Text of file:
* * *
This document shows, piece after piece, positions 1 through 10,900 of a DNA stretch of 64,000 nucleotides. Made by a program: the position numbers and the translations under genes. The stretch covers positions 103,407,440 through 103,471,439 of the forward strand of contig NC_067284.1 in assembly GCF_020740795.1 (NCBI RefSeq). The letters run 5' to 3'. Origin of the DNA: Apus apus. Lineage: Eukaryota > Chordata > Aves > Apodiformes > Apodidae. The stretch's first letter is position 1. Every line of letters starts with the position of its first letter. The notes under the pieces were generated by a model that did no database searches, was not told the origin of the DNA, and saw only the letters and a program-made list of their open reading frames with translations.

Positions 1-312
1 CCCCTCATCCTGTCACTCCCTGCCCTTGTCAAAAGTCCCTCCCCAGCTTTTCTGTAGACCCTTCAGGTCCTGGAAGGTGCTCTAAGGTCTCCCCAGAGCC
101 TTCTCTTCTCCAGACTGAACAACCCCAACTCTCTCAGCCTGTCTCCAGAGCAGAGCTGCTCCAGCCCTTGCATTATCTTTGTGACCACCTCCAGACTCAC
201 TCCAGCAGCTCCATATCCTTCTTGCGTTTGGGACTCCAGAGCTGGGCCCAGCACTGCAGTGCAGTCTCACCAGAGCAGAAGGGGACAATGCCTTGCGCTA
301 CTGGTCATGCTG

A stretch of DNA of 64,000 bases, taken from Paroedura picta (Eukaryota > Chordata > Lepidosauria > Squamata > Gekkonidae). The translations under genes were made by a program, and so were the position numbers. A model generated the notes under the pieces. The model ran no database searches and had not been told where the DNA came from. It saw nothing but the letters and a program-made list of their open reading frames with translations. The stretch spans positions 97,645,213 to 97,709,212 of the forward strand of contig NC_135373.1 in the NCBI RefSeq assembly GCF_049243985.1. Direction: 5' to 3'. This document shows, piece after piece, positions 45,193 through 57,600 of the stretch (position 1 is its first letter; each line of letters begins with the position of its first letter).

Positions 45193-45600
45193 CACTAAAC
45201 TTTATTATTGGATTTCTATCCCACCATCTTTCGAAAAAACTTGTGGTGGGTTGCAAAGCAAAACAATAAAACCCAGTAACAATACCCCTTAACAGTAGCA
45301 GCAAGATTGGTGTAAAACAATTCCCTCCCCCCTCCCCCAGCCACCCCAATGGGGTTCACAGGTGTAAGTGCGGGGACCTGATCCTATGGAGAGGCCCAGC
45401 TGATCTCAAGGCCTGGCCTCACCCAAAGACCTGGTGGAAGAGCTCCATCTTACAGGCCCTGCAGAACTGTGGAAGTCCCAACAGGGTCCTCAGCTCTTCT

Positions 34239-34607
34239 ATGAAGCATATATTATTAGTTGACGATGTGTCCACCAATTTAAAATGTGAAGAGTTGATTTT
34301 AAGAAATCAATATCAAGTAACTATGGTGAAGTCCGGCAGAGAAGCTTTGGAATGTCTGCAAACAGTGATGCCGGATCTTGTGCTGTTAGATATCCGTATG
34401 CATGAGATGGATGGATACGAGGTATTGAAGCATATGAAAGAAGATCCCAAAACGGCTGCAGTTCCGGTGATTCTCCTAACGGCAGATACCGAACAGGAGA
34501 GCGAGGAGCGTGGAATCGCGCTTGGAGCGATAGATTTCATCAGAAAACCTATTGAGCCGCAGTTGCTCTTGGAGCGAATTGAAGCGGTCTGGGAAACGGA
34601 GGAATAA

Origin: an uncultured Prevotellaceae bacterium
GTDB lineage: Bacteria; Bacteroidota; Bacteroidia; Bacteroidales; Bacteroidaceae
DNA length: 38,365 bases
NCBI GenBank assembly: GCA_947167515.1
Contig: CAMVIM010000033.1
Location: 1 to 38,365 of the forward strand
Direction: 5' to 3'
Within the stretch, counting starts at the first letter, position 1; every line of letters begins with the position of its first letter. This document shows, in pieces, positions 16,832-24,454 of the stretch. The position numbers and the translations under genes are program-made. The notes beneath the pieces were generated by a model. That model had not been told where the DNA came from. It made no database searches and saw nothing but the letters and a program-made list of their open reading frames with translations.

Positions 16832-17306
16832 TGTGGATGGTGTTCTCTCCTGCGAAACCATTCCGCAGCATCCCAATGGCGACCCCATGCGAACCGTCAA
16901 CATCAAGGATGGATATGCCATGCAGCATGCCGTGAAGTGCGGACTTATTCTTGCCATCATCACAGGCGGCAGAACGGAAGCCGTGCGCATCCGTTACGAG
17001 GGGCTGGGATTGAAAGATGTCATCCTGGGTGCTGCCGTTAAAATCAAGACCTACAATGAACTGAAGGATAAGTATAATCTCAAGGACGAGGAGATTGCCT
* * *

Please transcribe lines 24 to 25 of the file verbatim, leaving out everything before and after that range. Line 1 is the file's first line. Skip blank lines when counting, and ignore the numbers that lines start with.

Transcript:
Location: 1 to 38,365 of the forward strand
Direction: 5' to 3'